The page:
According to the Filipino bishops' conference, all health care service providers, employers, public officials and private citizens could be punished with monetary fines or imprisonment if they refuse to comply with the bill's provisions.
The House of Representatives' Committee on Population and Family Relations approved a consolidated version of several measures contained in the bill on Jan. 30.
The Filipino bishops have called the legislation “a major attack on authentic human values and on Filipino cultural values regarding human life.”
Buenos Aires, Argentina, Nov 1, 2011 (CNA) - The Federal Network of Families in Argentina recently urged politicians to have “the courage to defend human life from the moment of conception to natural death.”
“There is a moral duty to respect the life of every human being, of every innocent human person, and especially the most innocent: the embryo. Therefore, because it constitutes the deliberate elimination of an innocent human being, abortion is an abominable crime,” the family network said in an Oct. 30 statement.
The network noted that the government has the duty to defend human rights, especially the right to life. “From this we can deduce that the State cannot allow abortion without gravely attacking its very reason for existence.”
The organization said that instead of legalizing abortion, lawmakers should pass a law currently under consideration in the Argentinean House of Representatives. It would grant full protection to the human rights of pregnant women and to their unborn children.
The proposed law “provides concrete solutions to the tragic situations used to justify abortion” by calling for an effective support system for women in difficult pregnancies.
The network called on all those “convinced that the defense of life and of the dignity of man in all stages of existence is essential for the survival of our human condition” to work decisively to prevent the unborn from being killed in Argentina legally.
Vatican City, Nov 1, 2011 (CNA/EWTN News) - Pope Benedict XVI said on today’s feast of All Saints that everyone is called by Jesus to holiness in their own path toward sainthood.
“The liturgy reminds us today that the original vocation of every baptized person is holiness,” the Pope said in his Nov. 1 Angelus address from the window of his apartment that overlooks St. Peter’s Square.
Jesus Christ, “with the Father and the Holy Spirit, has loved the Church as his bride and gave himself for it in order to make her holy,” he emphasized.
He also reminded Catholics to see the Church as more than just a human institution.
Today, he said, “we are thus invited to look at the Church, not in its temporal aspects marked by human weakness, but as Christ willed it, as ‘the communion of saints.’”
He told them that today’s feast day was “a favorable opportunity” to raise our eyes “from the realities of this world marked by time” up to “the dimensions of God, the dimensions of eternity and holiness.”
The Pope also reflected on how today’s emphasis on the “communion of saints” continues into tomorrow’s commemoration of All Souls, which occurs every Nov. 2. This is the day when the Church prays for the souls in Purgatory.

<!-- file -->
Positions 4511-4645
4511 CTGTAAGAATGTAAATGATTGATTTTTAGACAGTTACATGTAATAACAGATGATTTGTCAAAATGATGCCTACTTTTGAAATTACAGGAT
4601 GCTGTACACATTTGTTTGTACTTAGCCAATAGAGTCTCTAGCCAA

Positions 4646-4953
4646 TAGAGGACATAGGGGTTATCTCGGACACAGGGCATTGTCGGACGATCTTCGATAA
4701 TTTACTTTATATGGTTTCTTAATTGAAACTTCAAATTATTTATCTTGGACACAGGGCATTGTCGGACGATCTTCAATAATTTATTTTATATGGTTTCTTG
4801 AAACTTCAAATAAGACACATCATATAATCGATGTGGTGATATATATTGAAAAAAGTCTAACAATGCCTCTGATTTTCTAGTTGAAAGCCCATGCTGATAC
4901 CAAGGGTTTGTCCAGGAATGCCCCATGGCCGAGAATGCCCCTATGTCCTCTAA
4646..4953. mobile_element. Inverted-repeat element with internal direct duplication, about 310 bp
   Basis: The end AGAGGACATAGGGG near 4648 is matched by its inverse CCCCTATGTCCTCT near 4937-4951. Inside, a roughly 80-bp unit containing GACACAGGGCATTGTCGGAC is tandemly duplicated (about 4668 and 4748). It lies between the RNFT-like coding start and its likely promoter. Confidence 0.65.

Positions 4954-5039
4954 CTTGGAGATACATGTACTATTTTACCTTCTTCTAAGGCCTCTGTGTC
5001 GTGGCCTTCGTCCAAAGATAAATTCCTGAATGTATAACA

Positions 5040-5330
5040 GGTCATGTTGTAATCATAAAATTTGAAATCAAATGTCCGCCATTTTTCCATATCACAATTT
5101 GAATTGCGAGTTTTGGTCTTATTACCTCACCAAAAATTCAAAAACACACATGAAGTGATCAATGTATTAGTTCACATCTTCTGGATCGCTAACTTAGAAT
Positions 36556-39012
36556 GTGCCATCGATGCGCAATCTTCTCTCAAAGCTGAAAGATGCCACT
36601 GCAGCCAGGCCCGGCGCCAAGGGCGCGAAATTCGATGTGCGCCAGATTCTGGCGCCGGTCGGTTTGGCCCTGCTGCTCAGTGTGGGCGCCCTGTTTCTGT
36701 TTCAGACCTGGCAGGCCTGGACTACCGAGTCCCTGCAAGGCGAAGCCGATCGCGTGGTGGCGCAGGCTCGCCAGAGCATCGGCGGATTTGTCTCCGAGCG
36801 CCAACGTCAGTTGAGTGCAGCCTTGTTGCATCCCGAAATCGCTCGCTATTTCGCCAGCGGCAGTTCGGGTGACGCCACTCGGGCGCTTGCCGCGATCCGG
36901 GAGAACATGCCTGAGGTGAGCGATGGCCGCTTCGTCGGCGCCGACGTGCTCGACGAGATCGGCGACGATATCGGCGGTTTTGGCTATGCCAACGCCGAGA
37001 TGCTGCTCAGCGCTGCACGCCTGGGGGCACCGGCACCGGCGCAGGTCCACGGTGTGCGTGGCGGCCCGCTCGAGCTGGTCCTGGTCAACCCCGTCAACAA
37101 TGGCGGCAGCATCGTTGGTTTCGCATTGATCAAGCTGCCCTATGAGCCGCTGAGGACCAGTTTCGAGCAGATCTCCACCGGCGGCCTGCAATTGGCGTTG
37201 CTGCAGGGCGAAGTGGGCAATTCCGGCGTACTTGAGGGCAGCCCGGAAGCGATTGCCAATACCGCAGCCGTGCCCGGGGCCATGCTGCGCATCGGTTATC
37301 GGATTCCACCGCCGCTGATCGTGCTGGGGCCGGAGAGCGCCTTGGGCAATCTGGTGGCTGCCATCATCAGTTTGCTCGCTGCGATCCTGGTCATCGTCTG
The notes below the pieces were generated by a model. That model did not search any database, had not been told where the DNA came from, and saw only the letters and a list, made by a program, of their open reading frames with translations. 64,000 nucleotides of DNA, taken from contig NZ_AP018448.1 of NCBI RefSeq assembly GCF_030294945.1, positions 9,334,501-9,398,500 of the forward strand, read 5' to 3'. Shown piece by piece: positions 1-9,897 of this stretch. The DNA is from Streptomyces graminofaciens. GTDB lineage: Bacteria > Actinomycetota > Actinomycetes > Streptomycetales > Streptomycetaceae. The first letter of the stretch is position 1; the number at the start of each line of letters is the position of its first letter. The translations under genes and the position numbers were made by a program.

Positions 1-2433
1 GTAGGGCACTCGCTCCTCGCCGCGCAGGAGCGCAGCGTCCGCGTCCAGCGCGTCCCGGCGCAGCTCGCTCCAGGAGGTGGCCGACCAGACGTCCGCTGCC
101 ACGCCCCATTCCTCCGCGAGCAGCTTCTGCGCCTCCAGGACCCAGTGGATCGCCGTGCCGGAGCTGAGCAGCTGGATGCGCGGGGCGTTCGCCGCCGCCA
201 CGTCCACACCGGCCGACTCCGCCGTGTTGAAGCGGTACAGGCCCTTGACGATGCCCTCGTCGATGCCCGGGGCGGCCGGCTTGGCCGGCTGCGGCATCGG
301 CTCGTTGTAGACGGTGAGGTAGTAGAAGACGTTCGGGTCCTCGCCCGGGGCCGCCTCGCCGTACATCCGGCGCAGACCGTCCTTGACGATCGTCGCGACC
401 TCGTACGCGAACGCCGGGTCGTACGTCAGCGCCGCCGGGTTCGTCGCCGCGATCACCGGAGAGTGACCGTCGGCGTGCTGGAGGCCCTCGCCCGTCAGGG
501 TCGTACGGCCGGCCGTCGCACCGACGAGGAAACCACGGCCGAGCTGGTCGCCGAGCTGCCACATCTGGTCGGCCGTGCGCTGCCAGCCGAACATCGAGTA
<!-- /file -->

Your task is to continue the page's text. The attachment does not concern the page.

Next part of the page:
All Souls Day, the Pope said, “helps us to remember our loved ones who have left us, and all the souls on their way to the fullness of life, just on the horizon of the heavenly Church.”
He noted how the custom of praying for the dead has existed since “the early days of the Christian faith,” and that these prayers are “not only useful but necessary,” since they “not only can help them” but also make their prayers for those on earth effective.
In many Catholic parts of the world, All Souls Day is marked by visiting the graves of loved ones. In several Spanish speaking countries – particularly Mexico – this custom is referred to as the “Day of the Dead.”
“Although a visit to the cemeteries, maintains the bonds of affection with those who loved us in this life,” said the Pope, it also “reminds us that we are all tending towards another life beyond death.”
This means that our “crying due to earthly detachment does not prevail,” he said. Rather, it is overcome by our “certainty of the resurrection” and our “hope of reaching the bliss of eternity”—that “supreme moment of satisfaction, in which all embraces us and we embrace all.”
Pope Benedict concluded by entrusting both “our pilgrimage to the homeland of Heaven,” as well as that of our “dead brothers and sisters,” to the maternal intercession of the Virgin Mary, Queen of All Saints.
Madrid, Spain, Nov 1, 2011 (CNA/Europa Press) - The consultor of the Congregation for Divine Worship and the Discipline of the Sacraments, Aurelio Garcia Macias, has invited Catholics to pray for their deceased loved ones and “hope for their resurrection.”
“If Christ has died and risen, we who are united to Christ through baptism experience death, but we await the resurrection. This is the great Christian message of these days,” he told Europa Press.
He noted that the venerable Christian tradition of visiting cemeteries still exists in countries such as Spain, where millions go to place flowers at the tombs of deceased family members and friends.
Garcia Macias encouraged Catholics to remember the faithfully departed and to pray for them as “a gesture of charity for our brethren no longer with us.” Praying for them, placing flowers at their tombs and praying for their eternal repose is proof of our love for them. “We pray for them and with them, because we are all part of the earthly and heavenly Church,” he said.
He went on to explain that there needs to be a distinction between Nov. 1, All Saints' Day, and Nov. 2, All Souls' Day. The Solemnity of All Saints celebrates all those who are in heaven and who followed Christ to the end. It is a day of “joy and happiness” symbolized in the liturgical color of white.
All Souls' Day commemorates all the baptized in Christ and members of the Church who have died, therefore it is a day of “austerity and prayer” to remember our deceased loved ones, he said.